HR professionals have been hearing for years about the importance of gaining financial acumen to serve most effectively in a strategic role and, ultimately, rise to higher ranks within the organization. Finance remains an important skill, but there’s another skill that is rapidly becoming equally, if not more, important—technological savvy.
As cloud computing, “big data” and most recently artificial intelligence (AI) and machine learning are impacting organizations, HR professionals need to keep up with the technological trends and their potential for both positive and disruptive impact. It’s a topic that’s top of mind for many.
Just last November we hosted a podcast with Garry Mathaison, co-chair of the first-of-its-kind Robotics, Artificial Intelligence and Automation Practice Group at Littler Mendelson in San Francisco, on how robotics is reshaping the workplace, and published a blog post on how robots and AI are both transforming the workplace.
From sourcing candidates, to actually “interviewing” candidates, to taking on a wide range of workplace tasks that no longer have to be performed by people, technology is impacting HR and the organizations they serve in ways that we likely couldn’t even imagine just a few short years ago.
So what is it that you need to know, and how can you gain the exposure and knowledge needed to understand the new and emerging ways technology is impacting the practice of HR?
A Wide Range of Emerging Technologies
Beyond the ways in which technology can impact how HR does its work and leverages data to make informed decisions, technology is also impacting HR indirectly by changing the skillsets that organizations need to compete, putting additional pressure on HR to attract and retain a highly competitive workforce, says Deb Card, partner of HR Technology and Delivery Strategies at Information Services Group.
Card suggests that HR professionals focus on building knowledge and skills in the following areas:
- Successful deployment of Cloud HCM systems;
- Leveraging social and mobile engagement tools;
- The potential of artificial intelligence and cognitive technologies and the “art of the possible”;
- Wearables and connected devices to monitor health and safety risks; and
- Deploying analytics to help your organization make better people decisions.
“Savvy HR leaders should drive an HR tech strategy that will carry them into the future, understanding what financial and business benefits the new technology can deliver and how to ensure successful deployment and change management,” says Card.
The playing field is large and increasingly diverse. That’s why, Card adds, “HR is now moving forward with cognitive and artificial, intelligence—from chatbots that replace Tier 1 contact center staff to algorithms that can better identify qualified candidates or predict who is most likely to leave your employment.”
Gaining or honing technical competencies isn’t something that can, or should, be done alone. Fortunately, HR pros have a wide array of resources to draw upon.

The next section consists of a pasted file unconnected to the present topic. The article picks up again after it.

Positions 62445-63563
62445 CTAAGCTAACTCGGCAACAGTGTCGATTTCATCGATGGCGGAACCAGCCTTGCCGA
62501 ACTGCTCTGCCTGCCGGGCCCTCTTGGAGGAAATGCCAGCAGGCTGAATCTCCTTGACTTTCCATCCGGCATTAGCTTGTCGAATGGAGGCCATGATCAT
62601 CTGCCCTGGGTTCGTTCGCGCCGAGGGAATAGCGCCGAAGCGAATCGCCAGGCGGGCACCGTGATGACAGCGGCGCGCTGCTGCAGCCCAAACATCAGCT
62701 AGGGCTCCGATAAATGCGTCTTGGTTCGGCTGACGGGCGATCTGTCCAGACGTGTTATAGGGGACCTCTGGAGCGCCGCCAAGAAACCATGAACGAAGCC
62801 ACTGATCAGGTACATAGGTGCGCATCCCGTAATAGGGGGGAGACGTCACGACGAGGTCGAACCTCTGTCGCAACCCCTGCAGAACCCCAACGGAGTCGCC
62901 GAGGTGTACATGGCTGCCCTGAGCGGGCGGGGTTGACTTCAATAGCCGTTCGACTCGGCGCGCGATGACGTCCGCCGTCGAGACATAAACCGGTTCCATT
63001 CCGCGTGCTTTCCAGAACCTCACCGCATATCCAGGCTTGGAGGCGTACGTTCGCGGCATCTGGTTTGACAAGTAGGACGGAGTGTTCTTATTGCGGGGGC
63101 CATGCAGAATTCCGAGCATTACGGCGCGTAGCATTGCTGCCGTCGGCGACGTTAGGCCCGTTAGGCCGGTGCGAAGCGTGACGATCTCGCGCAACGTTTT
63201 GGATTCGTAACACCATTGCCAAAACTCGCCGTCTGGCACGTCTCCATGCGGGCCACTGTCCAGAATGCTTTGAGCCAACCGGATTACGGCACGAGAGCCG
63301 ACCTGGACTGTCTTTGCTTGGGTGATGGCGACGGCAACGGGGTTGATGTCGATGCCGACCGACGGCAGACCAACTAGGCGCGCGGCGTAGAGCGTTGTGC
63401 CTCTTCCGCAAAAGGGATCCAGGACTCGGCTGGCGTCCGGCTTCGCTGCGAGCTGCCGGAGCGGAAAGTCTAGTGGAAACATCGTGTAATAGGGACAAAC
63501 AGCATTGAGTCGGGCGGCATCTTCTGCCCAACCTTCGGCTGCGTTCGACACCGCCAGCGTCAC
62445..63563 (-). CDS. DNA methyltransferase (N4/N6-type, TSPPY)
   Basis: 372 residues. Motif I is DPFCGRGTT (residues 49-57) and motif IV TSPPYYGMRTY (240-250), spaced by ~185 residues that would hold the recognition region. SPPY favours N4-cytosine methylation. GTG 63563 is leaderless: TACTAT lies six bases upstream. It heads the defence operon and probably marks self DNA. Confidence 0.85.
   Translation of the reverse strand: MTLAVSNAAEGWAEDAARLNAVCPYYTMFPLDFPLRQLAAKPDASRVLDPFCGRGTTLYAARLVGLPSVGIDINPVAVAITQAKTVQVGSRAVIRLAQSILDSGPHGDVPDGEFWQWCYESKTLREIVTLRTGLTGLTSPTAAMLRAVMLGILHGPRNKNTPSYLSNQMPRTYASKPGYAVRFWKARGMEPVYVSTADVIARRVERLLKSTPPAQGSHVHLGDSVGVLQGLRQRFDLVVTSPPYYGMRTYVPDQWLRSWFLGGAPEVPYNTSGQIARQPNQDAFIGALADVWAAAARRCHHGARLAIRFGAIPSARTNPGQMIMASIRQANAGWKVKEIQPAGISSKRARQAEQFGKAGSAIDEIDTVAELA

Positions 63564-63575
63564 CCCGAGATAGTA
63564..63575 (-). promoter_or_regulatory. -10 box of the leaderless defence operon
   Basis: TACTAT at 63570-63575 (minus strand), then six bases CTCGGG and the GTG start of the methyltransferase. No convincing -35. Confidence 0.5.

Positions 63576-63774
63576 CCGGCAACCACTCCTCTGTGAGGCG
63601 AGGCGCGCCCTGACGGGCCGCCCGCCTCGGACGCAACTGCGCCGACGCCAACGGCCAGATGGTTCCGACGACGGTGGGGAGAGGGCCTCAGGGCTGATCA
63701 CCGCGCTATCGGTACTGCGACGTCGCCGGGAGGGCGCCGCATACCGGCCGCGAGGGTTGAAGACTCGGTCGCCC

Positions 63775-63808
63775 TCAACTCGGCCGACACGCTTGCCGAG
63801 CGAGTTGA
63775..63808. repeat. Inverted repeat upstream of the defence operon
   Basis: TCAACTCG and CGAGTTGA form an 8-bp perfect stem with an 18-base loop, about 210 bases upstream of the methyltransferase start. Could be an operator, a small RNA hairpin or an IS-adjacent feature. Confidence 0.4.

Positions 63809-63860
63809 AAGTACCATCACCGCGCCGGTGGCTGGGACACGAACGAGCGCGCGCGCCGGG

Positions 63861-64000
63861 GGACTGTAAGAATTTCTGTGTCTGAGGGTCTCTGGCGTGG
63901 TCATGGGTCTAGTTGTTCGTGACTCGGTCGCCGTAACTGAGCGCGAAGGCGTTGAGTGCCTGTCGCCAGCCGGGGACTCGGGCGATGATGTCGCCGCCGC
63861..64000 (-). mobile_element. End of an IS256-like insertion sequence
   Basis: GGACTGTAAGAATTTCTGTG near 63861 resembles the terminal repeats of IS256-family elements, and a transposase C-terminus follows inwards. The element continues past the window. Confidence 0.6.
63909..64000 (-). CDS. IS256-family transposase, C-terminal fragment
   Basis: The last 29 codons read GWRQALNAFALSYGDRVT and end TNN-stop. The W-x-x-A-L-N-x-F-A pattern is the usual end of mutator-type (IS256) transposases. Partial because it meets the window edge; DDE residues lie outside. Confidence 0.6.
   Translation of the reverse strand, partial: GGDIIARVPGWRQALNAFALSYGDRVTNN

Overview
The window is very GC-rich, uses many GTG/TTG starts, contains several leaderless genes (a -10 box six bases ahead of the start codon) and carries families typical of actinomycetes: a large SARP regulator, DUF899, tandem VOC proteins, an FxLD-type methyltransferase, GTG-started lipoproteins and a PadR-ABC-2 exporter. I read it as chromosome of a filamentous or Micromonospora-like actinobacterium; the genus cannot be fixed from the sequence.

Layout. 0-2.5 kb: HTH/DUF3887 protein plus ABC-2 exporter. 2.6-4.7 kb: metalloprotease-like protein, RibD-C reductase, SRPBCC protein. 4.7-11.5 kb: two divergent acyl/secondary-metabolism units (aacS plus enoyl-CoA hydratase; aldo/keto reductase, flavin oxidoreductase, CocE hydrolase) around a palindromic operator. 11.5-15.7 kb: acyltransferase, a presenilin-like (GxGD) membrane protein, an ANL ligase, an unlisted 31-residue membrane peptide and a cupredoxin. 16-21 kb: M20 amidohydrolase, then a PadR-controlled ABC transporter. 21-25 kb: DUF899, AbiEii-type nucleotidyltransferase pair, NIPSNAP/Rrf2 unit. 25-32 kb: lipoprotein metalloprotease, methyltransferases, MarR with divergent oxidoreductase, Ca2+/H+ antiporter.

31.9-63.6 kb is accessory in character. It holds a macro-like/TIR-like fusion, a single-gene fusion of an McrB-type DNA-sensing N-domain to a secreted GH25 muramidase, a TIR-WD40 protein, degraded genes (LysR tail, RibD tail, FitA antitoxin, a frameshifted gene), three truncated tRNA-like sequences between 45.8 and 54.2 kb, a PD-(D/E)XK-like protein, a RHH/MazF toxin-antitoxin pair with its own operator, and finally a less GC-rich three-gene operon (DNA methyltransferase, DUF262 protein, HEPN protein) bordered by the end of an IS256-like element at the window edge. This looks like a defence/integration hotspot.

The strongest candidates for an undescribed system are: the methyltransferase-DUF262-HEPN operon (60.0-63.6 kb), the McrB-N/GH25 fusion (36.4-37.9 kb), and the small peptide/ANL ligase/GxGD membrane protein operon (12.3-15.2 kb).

Making Friends With IT Colleagues
Just as HR professionals were exhorted several years ago (and still are) to gain the financial skills that could help them build credibility and earn that coveted “seat at the table,” today’s HR professionals need to hone these same skills in technology. But technology is a broad topic and can encompass a wide range of applications and uses.
Technology seems to move at the speed of sound these days, and it can be tough to stay on top of things. As this interesting infographic from Talent Tech Labs illustrates, there are a wide range of technology applications that span the various activities of today’s HR professionals. Staying on top of, and understanding the ramifications of, the possibilities can be aided through building solid relationships with IT colleagues, just as similar relationships with finance colleagues have been nurtured over the years.
Steve Adams is CEO at EmployeeChannel, Inc., a mobile app provider for employee engagement. “As tech professionals, we believe that our HR colleagues should increase their technical acumen with a goal of being literate, not fluent, in the technologies that can address the twin tasks of talent acquisition and talent optimization,” says Adams. “We need a collaborative, peer relationship for technology investigation and acquisition,” he says. “They need to understand the potential application of a given technology in achieving their goals, and we need to understand their goals.”
Traditionally, says Adams, HR and IT have focused on technologies to automate internal, transactional processes like payroll, benefits and time tracking. Today, though, there are new opportunities. “With the unleashing of AI [artificial intelligence], NLP [neuro linguistic programming] and machine learning, HR and IT need to partner to understand how these technologies can be used in both systems of engagement and systems of intelligence,” he says.
“Renowned HR analysts, such as Josh Bersin at Deloitte, are focused on the intersection of HR and technology,” says Adams and are good resources to follow. He also points to HR industry influencers, Jason Lauritsen and Tim Sackett as good sources of information on the practical application of technology for HR business processes. And, he says: “There’s also a very active HR community on Twitter that can spark the imagination of how new technologies can empower the individual and the organization.”
But, adds Adams, HR practitioners have sources of information in their own backyards. “Invite your IT partner to lunch,” he suggests. “They’re IT. They like free lunches, and they love to talk about technology and the possibilities.”